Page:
TVPROP From Talk to Infotainment
There is less angry oldprop on television talk shows than on radio. One possible explanation is that too much anger in plain view is a turnoff. That helps to explain the success of Larry King, who in George Bush's words, succeeded in introducing a kinder, gentler news interview that was conducted by the rules of communication rather than the conventions of advocacy journalism. In the King version, the interviewer and the interviewee address problems together rather than define issues separately, substitute accommodation for conflict, and create an environment of inclusion in which the audience feels empowered. As the arbiter of a new medium and a new journalism, King enfranchised a broad spectrum of the popular culture.
Early in the 1992 presidential campaign, the New York Times carried a photo of King across the top of a page in his shirt and suspenders leaning across the table toward an intent Ross Perot. The backdrop was a stunning vista of lights that encompassed Los Angeles. The legend in reverse type -- white on black said:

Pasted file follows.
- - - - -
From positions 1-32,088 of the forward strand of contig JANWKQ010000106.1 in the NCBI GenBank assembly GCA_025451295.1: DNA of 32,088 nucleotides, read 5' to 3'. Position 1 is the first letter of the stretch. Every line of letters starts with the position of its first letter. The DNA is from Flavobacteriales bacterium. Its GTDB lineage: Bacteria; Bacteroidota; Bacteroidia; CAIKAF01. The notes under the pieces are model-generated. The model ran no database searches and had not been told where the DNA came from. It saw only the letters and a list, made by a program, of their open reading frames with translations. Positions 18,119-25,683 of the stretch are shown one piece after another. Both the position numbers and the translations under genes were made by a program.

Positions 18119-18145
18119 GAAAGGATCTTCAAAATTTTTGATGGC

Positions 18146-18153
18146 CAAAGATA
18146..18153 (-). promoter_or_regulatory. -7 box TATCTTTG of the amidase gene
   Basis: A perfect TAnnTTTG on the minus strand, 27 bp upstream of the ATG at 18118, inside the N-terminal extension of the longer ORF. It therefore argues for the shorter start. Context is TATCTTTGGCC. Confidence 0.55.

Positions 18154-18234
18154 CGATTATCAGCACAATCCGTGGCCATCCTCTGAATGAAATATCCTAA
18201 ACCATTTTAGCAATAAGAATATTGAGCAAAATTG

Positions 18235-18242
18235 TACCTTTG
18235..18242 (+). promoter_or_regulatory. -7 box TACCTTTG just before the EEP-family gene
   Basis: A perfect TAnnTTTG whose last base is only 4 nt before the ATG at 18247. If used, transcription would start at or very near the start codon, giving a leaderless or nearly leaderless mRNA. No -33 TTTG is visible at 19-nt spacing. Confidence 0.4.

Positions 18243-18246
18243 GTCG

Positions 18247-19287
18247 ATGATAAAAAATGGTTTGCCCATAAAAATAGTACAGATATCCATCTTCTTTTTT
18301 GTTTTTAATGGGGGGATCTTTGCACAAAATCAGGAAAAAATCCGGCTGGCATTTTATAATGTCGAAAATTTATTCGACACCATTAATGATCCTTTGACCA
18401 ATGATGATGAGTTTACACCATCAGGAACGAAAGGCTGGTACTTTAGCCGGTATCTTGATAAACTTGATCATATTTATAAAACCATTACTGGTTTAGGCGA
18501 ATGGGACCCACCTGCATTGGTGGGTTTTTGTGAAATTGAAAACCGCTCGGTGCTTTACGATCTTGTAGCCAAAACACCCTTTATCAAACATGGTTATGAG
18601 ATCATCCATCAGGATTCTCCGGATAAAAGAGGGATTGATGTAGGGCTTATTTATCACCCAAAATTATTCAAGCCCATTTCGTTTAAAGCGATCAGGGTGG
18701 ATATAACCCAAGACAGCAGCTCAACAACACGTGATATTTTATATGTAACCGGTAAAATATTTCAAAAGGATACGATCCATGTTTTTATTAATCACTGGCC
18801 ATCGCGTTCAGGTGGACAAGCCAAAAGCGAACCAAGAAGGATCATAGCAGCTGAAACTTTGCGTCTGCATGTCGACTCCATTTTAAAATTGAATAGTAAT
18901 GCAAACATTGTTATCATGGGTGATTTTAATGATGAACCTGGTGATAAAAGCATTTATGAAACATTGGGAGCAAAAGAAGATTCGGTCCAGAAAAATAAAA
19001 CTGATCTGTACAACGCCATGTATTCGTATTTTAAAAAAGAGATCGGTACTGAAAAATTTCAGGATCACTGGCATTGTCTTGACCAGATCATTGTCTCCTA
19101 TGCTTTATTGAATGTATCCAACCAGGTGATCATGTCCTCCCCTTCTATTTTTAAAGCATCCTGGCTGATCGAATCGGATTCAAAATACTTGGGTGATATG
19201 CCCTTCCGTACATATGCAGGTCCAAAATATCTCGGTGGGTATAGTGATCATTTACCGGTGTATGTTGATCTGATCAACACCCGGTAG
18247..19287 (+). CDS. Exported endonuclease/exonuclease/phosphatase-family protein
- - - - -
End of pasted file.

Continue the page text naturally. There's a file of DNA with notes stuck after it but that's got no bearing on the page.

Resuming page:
Larry King, Kingmaker to the Pols: So Larry King, the talk-show host, finally takes a vacation, in May, his first trip to Israel. It's a "Roots" kind of thing for a 58-year-old guy from Brooklyn whose given surname was Zeiger. In Jerusalem, he joins the crowds praying at the Wailing Wall. His heart is full, and he is more than a bit awestruck when suddenly the man next to him, a Hasidic Jew in traditional dress, pauses in his chanting, stares and says:
"Larry! Is (Ross) Perot for real or what?"1
King could have answered "yes," for it was in response to his gentle prob-